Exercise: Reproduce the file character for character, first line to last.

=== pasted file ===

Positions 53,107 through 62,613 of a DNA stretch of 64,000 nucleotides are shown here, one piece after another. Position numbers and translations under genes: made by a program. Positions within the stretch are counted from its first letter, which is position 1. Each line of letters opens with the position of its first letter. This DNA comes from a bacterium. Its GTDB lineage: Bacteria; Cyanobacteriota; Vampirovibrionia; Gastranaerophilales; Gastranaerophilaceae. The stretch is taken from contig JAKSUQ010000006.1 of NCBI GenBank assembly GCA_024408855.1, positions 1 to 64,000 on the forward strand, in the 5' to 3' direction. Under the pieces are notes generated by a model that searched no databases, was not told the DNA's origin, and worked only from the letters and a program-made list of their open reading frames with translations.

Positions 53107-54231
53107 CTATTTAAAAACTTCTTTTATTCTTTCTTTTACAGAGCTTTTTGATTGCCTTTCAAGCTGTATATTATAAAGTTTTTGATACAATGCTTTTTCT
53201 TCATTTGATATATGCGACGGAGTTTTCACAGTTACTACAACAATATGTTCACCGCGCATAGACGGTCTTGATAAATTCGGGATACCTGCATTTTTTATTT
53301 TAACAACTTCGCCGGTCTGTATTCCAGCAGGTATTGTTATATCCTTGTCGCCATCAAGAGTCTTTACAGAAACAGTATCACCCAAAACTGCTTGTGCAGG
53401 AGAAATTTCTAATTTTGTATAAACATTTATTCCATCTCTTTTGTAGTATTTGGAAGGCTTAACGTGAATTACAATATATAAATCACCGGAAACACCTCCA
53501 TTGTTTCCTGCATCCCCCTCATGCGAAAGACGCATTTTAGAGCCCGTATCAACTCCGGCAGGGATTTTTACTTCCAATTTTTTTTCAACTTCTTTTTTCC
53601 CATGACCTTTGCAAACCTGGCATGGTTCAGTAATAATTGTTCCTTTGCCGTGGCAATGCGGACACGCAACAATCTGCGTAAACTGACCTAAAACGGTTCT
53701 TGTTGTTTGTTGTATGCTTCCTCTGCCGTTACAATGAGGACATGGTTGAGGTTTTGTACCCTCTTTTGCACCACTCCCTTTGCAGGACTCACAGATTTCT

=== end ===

Positions 53,107 through 62,613 of a DNA stretch of 64,000 nucleotides are shown here, one piece after another. Position numbers and translations under genes: made by a program. Positions within the stretch are counted from its first letter, which is position 1. Each line of letters opens with the position of its first letter. This DNA comes from a bacterium. Its GTDB lineage: Bacteria; Cyanobacteriota; Vampirovibrionia; Gastranaerophilales; Gastranaerophilaceae. The stretch is taken from contig JAKSUQ010000006.1 of NCBI GenBank assembly GCA_024408855.1, positions 1 to 64,000 on the forward strand, in the 5' to 3' direction. Under the pieces are notes generated by a model that searched no databases, was not told the DNA's origin, and worked only from the letters and a program-made list of their open reading frames with translations.

Positions 53107-54231
53107 CTATTTAAAAACTTCTTTTATTCTTTCTTTTACAGAGCTTTTTGATTGCCTTTCAAGCTGTATATTATAAAGTTTTTGATACAATGCTTTTTCT
53201 TCATTTGATATATGCGACGGAGTTTTCACAGTTACTACAACAATATGTTCACCGCGCATAGACGGTCTTGATAAATTCGGGATACCTGCATTTTTTATTT
53301 TAACAACTTCGCCGGTCTGTATTCCAGCAGGTATTGTTATATCCTTGTCGCCATCAAGAGTCTTTACAGAAACAGTATCACCCAAAACTGCTTGTGCAGG
53401 AGAAATTTCTAATTTTGTATAAACATTTATTCCATCTCTTTTGTAGTATTTGGAAGGCTTAACGTGAATTACAATATATAAATCACCGGAAACACCTCCA
53501 TTGTTTCCTGCATCCCCCTCATGCGAAAGACGCATTTTAGAGCCCGTATCAACTCCGGCAGGGATTTTTACTTCCAATTTTTTTTCAACTTCTTTTTTCC
53601 CATGACCTTTGCAAACCTGGCATGGTTCAGTAATAATTGTTCCTTTGCCGTGGCAATGCGGACACGCAACAATCTGCGTAAACTGACCTAAAACGGTTCT
53701 TGTTGTTTGTTGTATGCTTCCTCTGCCGTTACAATGAGGACATGGTTGAGGTTTTGTACCCTCTTTTGCACCACTCCCTTTGCAGGACTCACAGATTTCT